Connect: Pursue new people and new experiences, but don’t feel like you have to leave your old mates behind. Ask them to be there for you even if you can’t drink with them.
Three ways your friends help at social events
Understand that sticking to your goals is important to you, and they should not ask you to drink with them if you’re trying not to.
Help you find a non-alcoholic drink to have in your hand to avoid awkward questions.
A good way to hold yourself accountable is to volunteer to be the designated driver for the group. You’ll have additional motivation to stick to your goals, and you will be everyone’s favourite person for getting them home.
We are who we are around
In this day and age, we have a newfound ability to really reflect on who we want to spend our time with. We have access to more communities than we could ever possibly reach out to. What this means for us is that if we want to change who we are and what we do each day, we have the ability to reach out and find people who are doing the same thing. To make connections with people is to be human, and to fear losing these connections is more human still.
Changing what you do with your Saturday nights is scary, because you may lose people who expect you to drink as heavily as they do. The liberating aspect of modern society is that while you may lose some friends who can’t accept your changes, the number of people and communities for you to reach out to is limitless. Your potential to find new people, and new things to do with your Sunday mornings is limitless.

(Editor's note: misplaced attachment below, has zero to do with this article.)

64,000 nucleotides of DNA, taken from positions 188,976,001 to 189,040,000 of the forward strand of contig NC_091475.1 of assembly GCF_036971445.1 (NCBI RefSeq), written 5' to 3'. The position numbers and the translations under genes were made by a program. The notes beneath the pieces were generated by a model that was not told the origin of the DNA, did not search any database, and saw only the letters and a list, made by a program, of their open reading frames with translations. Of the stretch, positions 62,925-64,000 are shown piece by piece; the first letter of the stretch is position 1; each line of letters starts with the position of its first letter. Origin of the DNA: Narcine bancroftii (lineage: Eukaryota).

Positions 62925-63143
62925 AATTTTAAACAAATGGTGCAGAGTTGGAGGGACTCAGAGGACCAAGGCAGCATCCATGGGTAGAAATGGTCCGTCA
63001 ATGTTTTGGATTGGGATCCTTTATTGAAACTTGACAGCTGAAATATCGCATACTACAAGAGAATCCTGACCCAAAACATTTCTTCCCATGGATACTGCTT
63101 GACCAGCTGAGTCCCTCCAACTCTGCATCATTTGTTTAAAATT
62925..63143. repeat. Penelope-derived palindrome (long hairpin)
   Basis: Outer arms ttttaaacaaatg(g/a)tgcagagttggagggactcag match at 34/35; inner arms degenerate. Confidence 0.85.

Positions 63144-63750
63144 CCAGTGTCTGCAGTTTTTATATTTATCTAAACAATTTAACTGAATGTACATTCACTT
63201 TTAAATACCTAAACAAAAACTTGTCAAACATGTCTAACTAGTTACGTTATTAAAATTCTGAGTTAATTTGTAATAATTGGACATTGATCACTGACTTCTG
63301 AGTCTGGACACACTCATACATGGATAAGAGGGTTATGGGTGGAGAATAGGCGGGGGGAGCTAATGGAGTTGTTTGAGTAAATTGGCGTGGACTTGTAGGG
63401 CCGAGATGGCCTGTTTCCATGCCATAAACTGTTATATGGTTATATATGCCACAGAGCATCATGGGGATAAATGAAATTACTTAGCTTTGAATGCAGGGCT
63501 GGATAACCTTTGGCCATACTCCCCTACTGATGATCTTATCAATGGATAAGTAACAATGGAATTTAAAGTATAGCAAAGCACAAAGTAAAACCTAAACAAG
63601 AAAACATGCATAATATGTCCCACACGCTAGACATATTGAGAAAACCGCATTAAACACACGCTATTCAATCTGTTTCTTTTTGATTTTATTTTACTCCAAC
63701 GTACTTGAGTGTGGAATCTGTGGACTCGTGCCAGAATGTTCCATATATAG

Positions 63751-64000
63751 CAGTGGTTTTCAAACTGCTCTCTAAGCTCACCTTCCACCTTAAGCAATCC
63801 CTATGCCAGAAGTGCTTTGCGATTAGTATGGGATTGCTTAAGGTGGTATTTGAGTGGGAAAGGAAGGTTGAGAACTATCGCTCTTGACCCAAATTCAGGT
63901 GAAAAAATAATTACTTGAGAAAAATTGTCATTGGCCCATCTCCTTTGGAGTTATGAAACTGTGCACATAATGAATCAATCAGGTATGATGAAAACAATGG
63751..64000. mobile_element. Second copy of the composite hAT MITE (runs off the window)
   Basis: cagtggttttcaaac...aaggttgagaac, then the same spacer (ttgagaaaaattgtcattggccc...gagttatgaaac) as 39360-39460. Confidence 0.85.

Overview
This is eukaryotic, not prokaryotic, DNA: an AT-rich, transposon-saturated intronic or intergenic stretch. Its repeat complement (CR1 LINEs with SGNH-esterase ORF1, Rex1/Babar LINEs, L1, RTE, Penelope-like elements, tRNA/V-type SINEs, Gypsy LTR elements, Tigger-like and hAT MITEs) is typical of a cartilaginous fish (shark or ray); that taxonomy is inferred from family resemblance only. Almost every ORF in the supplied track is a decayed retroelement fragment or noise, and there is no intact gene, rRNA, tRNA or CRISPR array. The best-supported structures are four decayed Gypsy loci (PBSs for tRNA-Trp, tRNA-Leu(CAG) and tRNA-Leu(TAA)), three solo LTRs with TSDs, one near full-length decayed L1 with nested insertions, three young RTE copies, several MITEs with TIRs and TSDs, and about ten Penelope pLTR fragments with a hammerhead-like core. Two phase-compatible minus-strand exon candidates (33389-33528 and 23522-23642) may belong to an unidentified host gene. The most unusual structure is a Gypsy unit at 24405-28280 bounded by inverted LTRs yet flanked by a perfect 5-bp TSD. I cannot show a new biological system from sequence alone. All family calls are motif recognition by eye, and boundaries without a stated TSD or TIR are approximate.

What can you do with this information? Talk to your friends, talk to your spouse. Telling them about your goals with alcohol is good, but telling them about how they can help is better.
The new year can be overwhelming. On one hand, we suddenly have a lot of time to reflect, renew, and recover from the year just passed. On the other hand, it is also a time of debauchery and excess. Sometimes we can get caught up in this and miss out on the incredible opportunity that is presented to us. It’s the opportunity to look at the next 12 months and decide what we want to achieve.